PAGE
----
What, really, is “the cloud”? And, more importantly for law firms, how do you choose one?
The cloud is an umbrella term for software and services that run on the internet with shared computing resources. General advantages of cloud computing include increased file storage capacity, more convenient file sharing, and easier data back-up. For law firms, this means no longer having to store, guard and maintain physical servers on office premises; no longer having to hunt down the last colleague who took your USB for a file transfer; and no longer panicking upon closing a file before hitting save. The main disadvantage of cloud computing is that internet connection is required - however, technology has developed such that many cloud computing applications support offline working with automatic syncing once internet connection is restored.
There are three main types of cloud storage: public cloud, private cloud, and hybrid cloud, each with its own characteristics and advantages.
Public cloud storage solutions are offered by third party services providers over the internet, with all of the hardware, software and other supporting infrastructure owned and managed by the cloud provider (“Cloud Service Provider”). Users of these solutions (cloud “tenants”) access these services via web browsers, and may share hardware, storage and network devices with other tenants. Data ownership can be safeguarded by reviewing the services contracts with the actual service provider, often a software as a service (“SaaS”), which is often not the Cloud Service Provider. It is a further protection for the end-user to choose a SaaS that provides data-backup and asserts legal ownership to the end-users.
Examples of public clouds include Amazon Elastic Compute Cloud (EC2), Google AppEngine, and Windows Azure Services Platform.
Cloud Service Providers often operate and maintain a vast network of servers, such that clients enjoy relatively high scalability and reliability. Public cloud solutions also have the benefit of lower procurement and maintenance costs, since service providers take care of the hardware and software.
An often cited drawback of the public cloud is a relative lack of control over security, which is to a large extent controlled by the Cloud Service Provider. However, when implemented effectively through a SaaS with proper security methods, the public cloud can be as secure as or even more secure than a private cloud.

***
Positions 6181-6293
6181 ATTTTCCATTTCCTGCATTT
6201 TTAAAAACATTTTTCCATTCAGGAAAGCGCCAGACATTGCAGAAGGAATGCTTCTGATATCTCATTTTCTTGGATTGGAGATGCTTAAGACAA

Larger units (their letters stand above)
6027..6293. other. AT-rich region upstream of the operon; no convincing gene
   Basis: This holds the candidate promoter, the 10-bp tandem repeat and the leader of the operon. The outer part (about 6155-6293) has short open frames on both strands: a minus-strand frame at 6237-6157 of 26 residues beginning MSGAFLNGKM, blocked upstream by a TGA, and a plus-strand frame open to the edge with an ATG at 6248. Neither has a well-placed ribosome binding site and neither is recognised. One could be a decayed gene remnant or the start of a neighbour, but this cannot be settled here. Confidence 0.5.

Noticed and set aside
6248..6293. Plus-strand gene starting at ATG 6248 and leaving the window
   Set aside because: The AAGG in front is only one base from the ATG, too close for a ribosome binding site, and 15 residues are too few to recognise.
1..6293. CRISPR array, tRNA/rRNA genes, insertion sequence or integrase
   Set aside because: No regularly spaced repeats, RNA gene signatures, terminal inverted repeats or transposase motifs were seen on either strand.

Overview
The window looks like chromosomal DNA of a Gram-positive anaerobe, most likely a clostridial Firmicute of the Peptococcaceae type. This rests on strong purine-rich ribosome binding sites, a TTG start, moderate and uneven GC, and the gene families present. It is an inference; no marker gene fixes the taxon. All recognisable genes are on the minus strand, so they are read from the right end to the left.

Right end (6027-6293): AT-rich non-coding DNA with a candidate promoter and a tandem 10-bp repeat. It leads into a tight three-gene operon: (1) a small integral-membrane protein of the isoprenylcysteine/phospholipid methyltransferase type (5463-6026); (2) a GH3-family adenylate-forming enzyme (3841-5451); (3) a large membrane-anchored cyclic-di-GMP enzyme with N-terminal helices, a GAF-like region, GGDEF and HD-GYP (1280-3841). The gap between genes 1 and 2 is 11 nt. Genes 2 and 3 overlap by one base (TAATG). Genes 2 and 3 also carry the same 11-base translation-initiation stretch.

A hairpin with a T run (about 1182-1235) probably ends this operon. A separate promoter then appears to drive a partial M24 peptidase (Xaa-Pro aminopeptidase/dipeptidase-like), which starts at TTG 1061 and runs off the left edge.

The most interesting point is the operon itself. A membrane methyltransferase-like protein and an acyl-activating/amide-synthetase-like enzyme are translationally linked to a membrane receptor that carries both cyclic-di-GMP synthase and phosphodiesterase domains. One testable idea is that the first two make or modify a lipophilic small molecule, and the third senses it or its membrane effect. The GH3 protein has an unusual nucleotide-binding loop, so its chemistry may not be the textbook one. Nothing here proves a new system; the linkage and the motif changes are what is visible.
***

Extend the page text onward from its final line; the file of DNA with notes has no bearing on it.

Private clouds are also known as internal or corporate clouds. The private cloud can be physically hosted at the business’s data centre, but can also be hosted by a third party service provider; the main difference from the public cloud is that services and infrastructure are maintained on a private network and used exclusively by one business. The public cloud has more computing resources available, but also more tenants taking a share.
Well-known private cloud providers include Hewlett Packard Enterprise (HPE), VMware, Dell, and Oracle.
Private clouds bring greater flexibility for internal adjustments and more customizable security controls. However, even with private cloud solutions hosted by third party providers, the business remains responsible for the software and hardware. This significantly increases the cost of implementation and maintenance, which limits scalability to some extent. Businesses without proper IT support should still be wary of the potential time and costs required as well as limitations in upgrading its infrastructure in light of the marginal benefits offered by private cloud.
A hybrid cloud combines the on-premises infrastructure of private clouds with public cloud services by allowing data and applications to be shared between them. Sensitive data can be secured on private cloud, while public or customer-facing information can be exchanged at higher volumes on the public cloud. Hybrid cloud enables “cloud bursting”, which is when an application runs in the private cloud until a spike in demand causes it to “burst through” to the public cloud for additional computing resources.
Examples of hybrid clouds include VMware Cloud on AWS, the Cisco Hybrid Cloud Platform for Google Cloud, and Microsoft’s Azure Hybrid Cloud.
Hybrid clouds bring great flexibility to the adjustment of resource usage, and also further increases the available options for access and security control. On the other hand, increased options lead to increased complexity in implementation and maintenance, which incurs greater costs.
Large law firms with sufficient infrastructure and resources may choose to maintain their own private cloud. Small to mid sized law firms, on the other hand, are likely to benefit from public or hybrid cloud solutions. If lowering costs is the primary concern, a public cloud solution may be preferable; if scaling up with existing infrastructure is the focus, then a hybrid cloud may be the best fit.
However, cloud storage is the beginning, not the conclusion. Particularly for small to mid sized firms, it may be more cost-efficient to reduce in-house tech spending by outsourcing to third party SaaS. Cloud solutions such as LegalX build upon cloud storage to enable cost-effective work management tools for lawyers.